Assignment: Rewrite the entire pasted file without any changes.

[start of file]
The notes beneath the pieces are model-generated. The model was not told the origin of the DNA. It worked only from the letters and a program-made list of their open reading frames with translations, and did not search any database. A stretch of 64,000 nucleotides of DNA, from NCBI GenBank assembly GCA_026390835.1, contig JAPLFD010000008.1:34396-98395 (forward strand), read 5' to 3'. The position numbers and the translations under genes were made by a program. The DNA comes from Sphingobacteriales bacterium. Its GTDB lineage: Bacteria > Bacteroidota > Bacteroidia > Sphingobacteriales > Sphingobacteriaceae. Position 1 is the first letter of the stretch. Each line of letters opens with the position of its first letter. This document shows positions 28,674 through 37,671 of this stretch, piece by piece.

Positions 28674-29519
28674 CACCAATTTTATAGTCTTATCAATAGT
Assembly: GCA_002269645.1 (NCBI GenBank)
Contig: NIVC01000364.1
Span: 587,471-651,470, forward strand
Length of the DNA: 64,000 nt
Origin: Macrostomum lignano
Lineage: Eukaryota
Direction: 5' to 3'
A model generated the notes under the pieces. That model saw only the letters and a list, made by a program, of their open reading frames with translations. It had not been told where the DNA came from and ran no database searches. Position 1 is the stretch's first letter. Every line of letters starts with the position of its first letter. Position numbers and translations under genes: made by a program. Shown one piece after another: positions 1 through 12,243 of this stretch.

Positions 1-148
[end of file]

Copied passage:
The notes beneath the pieces are model-generated. The model was not told the origin of the DNA. It worked only from the letters and a program-made list of their open reading frames with translations, and did not search any database. A stretch of 64,000 nucleotides of DNA, from NCBI GenBank assembly GCA_026390835.1, contig JAPLFD010000008.1:34396-98395 (forward strand), read 5' to 3'. The position numbers and the translations under genes were made by a program. The DNA comes from Sphingobacteriales bacterium. Its GTDB lineage: Bacteria > Bacteroidota > Bacteroidia > Sphingobacteriales > Sphingobacteriaceae. Position 1 is the first letter of the stretch. Each line of letters opens with the position of its first letter. This document shows positions 28,674 through 37,671 of this stretch, piece by piece.

Positions 28674-29519
28674 CACCAATTTTATAGTCTTATCAATAGT
Assembly: GCA_002269645.1 (NCBI GenBank)
Contig: NIVC01000364.1
Span: 587,471-651,470, forward strand
Length of the DNA: 64,000 nt
Origin: Macrostomum lignano
Lineage: Eukaryota
Direction: 5' to 3'
A model generated the notes under the pieces. That model saw only the letters and a list, made by a program, of their open reading frames with translations. It had not been told where the DNA came from and ran no database searches. Position 1 is the stretch's first letter. Every line of letters starts with the position of its first letter. Position numbers and translations under genes: made by a program. Shown one piece after another: positions 1 through 12,243 of this stretch.

Positions 1-148